Individual prescription drug plans are less affordable despite the Affordable Care Act
While the primary goals of the Affordable Care Act (ACA) were to expand insurance coverage and make healthcare more affordable, evidence suggests that these goals have not been met in the individual insurance market. Prescription drug costs are growing faster when compared with other markets, and enrollment has declined. This is especially troublesome given the large taxpayer subsidies already dedicated to this market.
In a study published today in JAMA Health Forum, we used health insurers’ medical loss ratio reports from 2015 through 2019 to examine prescription drug spending in commercial markets. For large group plans, net drug spending (the net of manufacturer rebates) per member grew annually by only 2 percent on average. This is remarkable considering that many new therapies were marketed. In contrast, net drug spending per member for individual plans grew annually by 11 percent on average. The result is a marked difference in spending per member between the two types of plans.
In 2015, the net drug spending per member was 6 percent lower in individual plans ($644) than in large group plans ($686), but by 2019, it was 35 percent higher in individual plans ($995) than in large group plans ($738). ). Gross spending (pre-rebate) shows a similar trend. Higher net spending implies higher insurance premiums, while higher gross spending indicates higher patient out-of-pocket costs. In the meantime, enrollment in individual plans dropped by 24 percent, from 16.1 million to 12.3 million.
What could explain this rapid divergence in affordability between individual plans and large group plans? Individual plans might have begun to provide more generous drug coverage or have become less effective in implementing cost-containment strategies to promote the utilization of more affordable medications. Also, since 2014, individual plans must conform to certain regulations set forth in the ACA, while large group plans do not. These regulatory constraints might have raised premiums, causing millions of healthy individuals to opt-out of insurance and deteriorating the risk pools.
Regardless of the explanation, the existence of this health insurance equity issue is undeniable — unsubsidized Americans enrolled in individual plans don’t have the same access to more affordable prescription drug plans as enrollees in large group plans. In 2022, unsubsidized Americans include individuals with incomes greater than 400 percent of the Federal Poverty Level, such as single individuals with income greater than $51,520 and households of four with income greater than $106,000, who do not have access to affordable health insurance through their employer. Employer coverage is considered affordable if premiums are less than 9.61 percent of household income.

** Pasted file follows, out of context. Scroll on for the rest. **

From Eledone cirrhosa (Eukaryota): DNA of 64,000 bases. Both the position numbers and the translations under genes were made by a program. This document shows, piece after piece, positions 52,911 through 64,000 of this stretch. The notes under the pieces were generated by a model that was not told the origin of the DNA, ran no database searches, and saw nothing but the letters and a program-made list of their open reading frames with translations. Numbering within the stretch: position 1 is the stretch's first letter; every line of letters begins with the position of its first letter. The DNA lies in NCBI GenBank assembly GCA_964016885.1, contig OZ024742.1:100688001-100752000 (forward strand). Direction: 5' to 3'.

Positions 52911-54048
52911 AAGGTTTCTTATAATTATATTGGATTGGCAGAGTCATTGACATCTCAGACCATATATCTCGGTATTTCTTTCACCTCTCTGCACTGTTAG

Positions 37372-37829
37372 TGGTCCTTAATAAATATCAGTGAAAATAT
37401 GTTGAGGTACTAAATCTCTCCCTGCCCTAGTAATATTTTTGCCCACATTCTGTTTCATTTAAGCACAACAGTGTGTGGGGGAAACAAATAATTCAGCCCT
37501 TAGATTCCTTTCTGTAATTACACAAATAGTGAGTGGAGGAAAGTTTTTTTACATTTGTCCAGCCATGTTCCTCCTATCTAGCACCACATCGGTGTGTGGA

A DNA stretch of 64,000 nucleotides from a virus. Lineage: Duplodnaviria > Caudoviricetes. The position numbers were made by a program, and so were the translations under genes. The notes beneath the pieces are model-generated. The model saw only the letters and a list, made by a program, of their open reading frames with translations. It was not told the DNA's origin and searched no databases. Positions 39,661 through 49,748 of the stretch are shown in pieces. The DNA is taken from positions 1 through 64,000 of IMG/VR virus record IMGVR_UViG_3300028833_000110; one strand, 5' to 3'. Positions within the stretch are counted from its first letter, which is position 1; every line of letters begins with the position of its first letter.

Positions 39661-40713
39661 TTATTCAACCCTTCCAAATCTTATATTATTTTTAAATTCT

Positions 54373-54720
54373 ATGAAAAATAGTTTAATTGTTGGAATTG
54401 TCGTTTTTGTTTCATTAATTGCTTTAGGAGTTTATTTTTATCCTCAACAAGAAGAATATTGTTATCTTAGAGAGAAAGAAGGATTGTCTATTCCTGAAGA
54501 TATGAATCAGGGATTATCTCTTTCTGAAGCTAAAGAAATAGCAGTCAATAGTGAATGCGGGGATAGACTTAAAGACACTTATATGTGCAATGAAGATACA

For these Americans, whether they work for a large employer dictates their ability to access affordable prescription drug plans. This employment-based affordability imposes financial burdens on these Americans or exposes them to financial and medical risks by incentivizing them to remain uninsured. It also creates a roadblock for entrepreneurship by raising premiums for the self-employed and smaller businesses.
The increasingly unaffordable prescription drug plans on the individual market contradict what the ACA aims to accomplish. A primary goal of the ACA is to improve affordability — especially in the individual market — but unsubsidized enrollees experience the opposite. Another primary goal of the ACA is to expand insurance coverage in the individual market. Instead, enrollment in individual prescription drug plans is shrinking.
These hard-working Americans ineligible for ACA subsidies have been left behind.
One solution is to identify why individual prescription drug plans have experienced decreasing affordability while large group plans have not. By addressing these root causes, constructive policy actions can be taken to at least contain the downward trend of affordability in the individual markets.
An alternative is to make more Americans eligible for ACA subsidies. Once subsidized, their premiums will drop precipitously and the affordability problem will appear to be solved.
However, taxpayers are already subsidizing $55 billion for insurance purchased through the ACA marketplaces each year, growing to $70 billion in 2029. Having observed large group plans’ ability to offer much more affordable prescription drug plans without ACA subsidies, taxpayers are entitled to question why more subsidies are justified. Do these subsidies merely provide the illusion of affordability without actually making individual plans more affordable?
While subsidies may make plans appear more affordable for some enrollees, current and future taxpayers are bearing increasing costs.
Ge Bai, Ph.D., CPA is a professor of accounting at the Johns Hopkins University Carey Business School, professor of health policy and management at the Johns Hopkins Bloomberg School of Public Health, and visiting scholar at the Congressional Budget Office. Elizabeth Plummer, Ph.D., CPA is a professor at Texas Christian University’s (TCU) Neeley School of Business and the TCU School of Medicine.